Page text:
Perhaps the most significant unmet need is for mental health care. According to federal officials, more than 500,000 individuals in the Gulf Coast region are in need of such services. Many of these people suffer from preexisting, untreated conditions, while substantial numbers of evacuees suffer from problems caused by the hurricane, such as depression, anxiety and post-traumatic stress disorder. In addition, many frontline relief workers are now facing burn-out, and have themselves developed depression, post-traumatic stress disorder and other such problems as a result of caring for evacuees. Across the region, there is a serious shortage of mental health care services to meet these escalating needs.
The Future of New Orleans
Hurricane Katrina is best understood in the context of a regional disaster. Although the storm devastated New Orleans and other Gulf Coast communities, cities and towns across the region continue to be affected by the slow progress in rebuilding New Orleans.
More than 80% of the city of New Orleans was flooded as a result of Hurricane Katrina, and much of the city's infrastructure was destroyed or severely degraded. One year after the storm, approximately 200,000 of the 450,000 evacuated residents have returned. New Orleans today is a city in the midst of an unprecedented era of rebuilding, restructuring and transition — but largely without a clear vision of the process, the timeline or the outcome.
Major decisions have yet to be made about which parts of the city will be rebuilt and in what order. Decisions must also be made about applicable building requirements and whether or when municipal services will be restored. Responsibility for funding the rebuilding is an unresolved issue. Critical decisions have yet to be made about whether the US Army Corps of Engineers will bring the city's levee system up to the original design goal of protection against a 100-year event, and whether the coastal wetlands vital to the city's safety will be restored. Overarching all is uncertainty about whether another devastating hurricane will hit the city this year.
The indecision of public authorities is mirrored by the indecision of New Orleans evacuees who have not yet returned to the city and remain in host cities. In turn, the evacuees' indecision requires each of the cities to plan for the long-term needs of evacuees without knowing how many will stay or for how long. The longer the delay in rebuilding, the less likely it is that evacuees will return to New Orleans, and the more likely it is that they will become permanent residents of the host cities.
Best Practices for Future Disasters
Prior to Hurricane Katrina, the forced evacuation of a major American city was unimaginable. Cities must now consider a new reality and plan for potentially long-term relief efforts. The report analyzes disaster plans implemented in the host cities and makes the following recommendations for future disaster-relief planning:
- Every American city should develop a disaster plan. An effective, realistic plan cannot depend solely on assistance from the federal government and national organizations. City officials and community leaders must think critically about how to handle a large-scale evacuation and how to manage the human impact of such a situation.
- Cities must think regionally — and nationally — when preparing for a disaster. Unlike past natural disasters, Hurricane Katrina required a regional response effort. Cities must work together to establish cooperative relationships prior to a crisis. Strong relationships across city and state borders will facilitate a coordinated response to a major disaster.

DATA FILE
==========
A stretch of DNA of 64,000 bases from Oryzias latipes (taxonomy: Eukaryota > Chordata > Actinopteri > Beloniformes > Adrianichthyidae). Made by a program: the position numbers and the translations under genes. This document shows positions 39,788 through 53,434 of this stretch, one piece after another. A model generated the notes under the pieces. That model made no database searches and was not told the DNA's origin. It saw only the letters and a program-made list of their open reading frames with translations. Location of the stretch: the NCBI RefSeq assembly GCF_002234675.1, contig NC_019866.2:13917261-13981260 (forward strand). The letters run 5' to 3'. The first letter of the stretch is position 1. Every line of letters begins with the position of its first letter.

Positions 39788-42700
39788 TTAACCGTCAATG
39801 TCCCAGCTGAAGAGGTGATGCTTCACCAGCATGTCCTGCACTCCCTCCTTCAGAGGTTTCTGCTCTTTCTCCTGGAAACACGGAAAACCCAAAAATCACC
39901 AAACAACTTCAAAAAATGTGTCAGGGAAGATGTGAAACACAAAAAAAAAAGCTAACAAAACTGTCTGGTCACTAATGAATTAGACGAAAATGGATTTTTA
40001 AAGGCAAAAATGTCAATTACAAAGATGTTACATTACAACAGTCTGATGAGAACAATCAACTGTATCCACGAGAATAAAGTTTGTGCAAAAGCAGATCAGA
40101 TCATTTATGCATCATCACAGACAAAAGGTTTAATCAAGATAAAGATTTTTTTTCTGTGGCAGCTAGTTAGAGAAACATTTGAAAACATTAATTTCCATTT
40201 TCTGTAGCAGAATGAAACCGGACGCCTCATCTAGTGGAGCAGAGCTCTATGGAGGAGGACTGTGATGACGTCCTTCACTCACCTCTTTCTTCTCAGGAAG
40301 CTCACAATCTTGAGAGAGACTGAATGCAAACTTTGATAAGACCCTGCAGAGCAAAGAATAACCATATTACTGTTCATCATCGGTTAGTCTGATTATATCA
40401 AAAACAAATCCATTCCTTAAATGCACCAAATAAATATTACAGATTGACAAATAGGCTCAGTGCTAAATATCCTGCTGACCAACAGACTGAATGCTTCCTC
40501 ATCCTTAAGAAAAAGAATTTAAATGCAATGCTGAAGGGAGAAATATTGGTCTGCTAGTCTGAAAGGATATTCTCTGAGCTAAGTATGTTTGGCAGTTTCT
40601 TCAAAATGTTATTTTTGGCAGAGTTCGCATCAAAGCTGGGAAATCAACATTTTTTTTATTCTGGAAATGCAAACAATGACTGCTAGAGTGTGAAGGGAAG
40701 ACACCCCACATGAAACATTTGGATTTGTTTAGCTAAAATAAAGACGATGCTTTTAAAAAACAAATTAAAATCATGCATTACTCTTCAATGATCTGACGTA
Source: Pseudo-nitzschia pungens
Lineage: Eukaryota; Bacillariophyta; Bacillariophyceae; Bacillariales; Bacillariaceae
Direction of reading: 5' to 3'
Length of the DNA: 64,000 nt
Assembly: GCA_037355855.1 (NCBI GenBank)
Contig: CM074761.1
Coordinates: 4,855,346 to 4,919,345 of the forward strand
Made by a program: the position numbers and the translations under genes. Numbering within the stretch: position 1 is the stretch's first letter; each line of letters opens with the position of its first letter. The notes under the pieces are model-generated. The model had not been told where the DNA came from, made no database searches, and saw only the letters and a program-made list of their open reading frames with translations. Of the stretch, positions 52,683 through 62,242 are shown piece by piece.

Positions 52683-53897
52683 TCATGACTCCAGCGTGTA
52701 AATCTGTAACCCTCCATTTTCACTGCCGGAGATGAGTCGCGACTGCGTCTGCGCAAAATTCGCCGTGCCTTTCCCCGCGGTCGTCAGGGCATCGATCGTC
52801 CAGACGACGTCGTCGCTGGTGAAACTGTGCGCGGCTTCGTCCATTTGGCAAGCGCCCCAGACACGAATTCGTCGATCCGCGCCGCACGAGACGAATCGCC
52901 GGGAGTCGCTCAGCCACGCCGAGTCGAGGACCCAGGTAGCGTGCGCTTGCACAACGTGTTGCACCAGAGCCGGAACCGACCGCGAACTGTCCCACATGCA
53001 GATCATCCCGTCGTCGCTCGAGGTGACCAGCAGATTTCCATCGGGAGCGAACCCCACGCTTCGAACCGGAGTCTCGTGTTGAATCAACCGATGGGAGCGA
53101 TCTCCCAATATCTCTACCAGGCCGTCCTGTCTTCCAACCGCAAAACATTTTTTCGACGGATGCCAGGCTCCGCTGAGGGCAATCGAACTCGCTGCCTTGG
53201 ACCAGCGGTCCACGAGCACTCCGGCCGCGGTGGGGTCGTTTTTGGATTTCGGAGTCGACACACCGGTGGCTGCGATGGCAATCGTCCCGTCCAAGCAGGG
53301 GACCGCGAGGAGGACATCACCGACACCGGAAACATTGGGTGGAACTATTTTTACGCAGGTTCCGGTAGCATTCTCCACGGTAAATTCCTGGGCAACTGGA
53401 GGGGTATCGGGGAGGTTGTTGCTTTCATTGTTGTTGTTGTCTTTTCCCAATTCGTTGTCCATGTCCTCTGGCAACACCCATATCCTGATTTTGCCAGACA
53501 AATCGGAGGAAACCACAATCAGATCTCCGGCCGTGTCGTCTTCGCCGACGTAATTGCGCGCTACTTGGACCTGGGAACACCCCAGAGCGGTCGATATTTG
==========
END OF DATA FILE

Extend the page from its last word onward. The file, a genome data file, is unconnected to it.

- Flexibility is key. Organizations and agencies must be prepared to bend rigid policies and adapt to evolving conditions and needs during a crisis. A principal finding of the report is that local nonprofit and government agencies responded more quickly to assist evacuees than did the federal government and national organizations. Federal agencies and national nonprofit organizations, while able to provide massive financial aid and supplies, were often constrained by cumbersome eligibility and application requirements, which precluded them from acting quickly. The federal response was most effective when stringent eligibility requirements were relaxed, allowing evacuees to carry their benefits into host cities and states.
- Cities' plans must establish clear lines of responsibility for disaster relief. Every organization — public and private — that responds to a disaster should be assigned a predefined role, based on that organization's specialty, in order to ensure that all needs are met and unnecessary overlap is prevented. The overall relief effort should be coordinated by a single designated responsible agency or group.
- Technology will be critical in future relief efforts. Many organizations, both public and private, lack the information technology necessary for effective disaster management. The host cities studied had great difficulty accessing school, medical, housing and benefits records for the evacuees they were serving. No city developed a central database to track evacuees, and organizations serving evacuees often could not locate the people they were helping. Consideration should be given to developing a national database of basic information, to be used only for an individual's benefit in times of crisis or disaster.
Going Forward A Continuing Storm: The Ongoing Struggles of Hurricane Katrina Evacuees – A Review of Needs, Best Practices, and Recommendations will be used by Appleseed as a tool to encourage American cities to reexamine their existing disaster-preparedness efforts in light of the Hurricane Katrina experience. In addition, Appleseed will recruit pro bono lawyers to address issues raised in the report related to housing, mental health services, and medical care for evacuees.